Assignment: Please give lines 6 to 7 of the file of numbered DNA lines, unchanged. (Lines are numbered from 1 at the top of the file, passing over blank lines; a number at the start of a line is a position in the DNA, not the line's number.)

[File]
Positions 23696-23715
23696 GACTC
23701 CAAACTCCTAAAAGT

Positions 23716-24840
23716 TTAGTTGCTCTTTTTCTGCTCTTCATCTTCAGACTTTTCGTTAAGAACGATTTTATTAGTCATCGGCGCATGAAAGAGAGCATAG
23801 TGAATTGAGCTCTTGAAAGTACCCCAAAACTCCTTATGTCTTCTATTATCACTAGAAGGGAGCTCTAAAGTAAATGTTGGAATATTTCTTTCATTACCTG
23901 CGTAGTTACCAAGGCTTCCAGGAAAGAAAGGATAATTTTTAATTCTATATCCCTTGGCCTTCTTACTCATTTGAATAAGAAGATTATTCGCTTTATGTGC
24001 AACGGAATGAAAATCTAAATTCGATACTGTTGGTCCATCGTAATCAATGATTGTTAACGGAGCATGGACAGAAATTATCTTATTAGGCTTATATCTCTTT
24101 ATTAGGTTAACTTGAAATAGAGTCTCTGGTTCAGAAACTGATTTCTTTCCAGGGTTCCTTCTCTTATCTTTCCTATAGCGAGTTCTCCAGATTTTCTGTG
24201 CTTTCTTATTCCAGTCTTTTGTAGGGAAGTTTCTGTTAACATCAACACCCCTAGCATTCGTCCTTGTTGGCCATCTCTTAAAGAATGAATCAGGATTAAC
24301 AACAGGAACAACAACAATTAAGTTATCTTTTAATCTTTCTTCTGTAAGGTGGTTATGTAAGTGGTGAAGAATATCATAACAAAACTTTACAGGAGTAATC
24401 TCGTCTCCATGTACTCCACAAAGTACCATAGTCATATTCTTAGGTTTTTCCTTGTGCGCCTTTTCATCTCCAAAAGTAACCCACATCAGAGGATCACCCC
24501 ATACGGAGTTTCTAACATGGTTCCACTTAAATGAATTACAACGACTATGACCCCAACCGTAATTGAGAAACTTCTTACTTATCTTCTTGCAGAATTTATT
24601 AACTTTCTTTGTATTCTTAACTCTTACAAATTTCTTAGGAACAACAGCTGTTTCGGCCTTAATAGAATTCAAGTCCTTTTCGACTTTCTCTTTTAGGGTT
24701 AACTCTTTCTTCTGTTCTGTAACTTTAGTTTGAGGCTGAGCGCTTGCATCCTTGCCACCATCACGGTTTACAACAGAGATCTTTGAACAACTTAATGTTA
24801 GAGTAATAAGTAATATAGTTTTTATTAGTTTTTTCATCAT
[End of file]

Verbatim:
23801 TGAATTGAGCTCTTGAAAGTACCCCAAAACTCCTTATGTCTTCTATTATCACTAGAAGGGAGCTCTAAAGTAAATGTTGGAATATTTCTTTCATTACCTG
23901 CGTAGTTACCAAGGCTTCCAGGAAAGAAAGGATAATTTTTAATTCTATATCCCTTGGCCTTCTTACTCATTTGAATAAGAAGATTATTCGCTTTATGTGC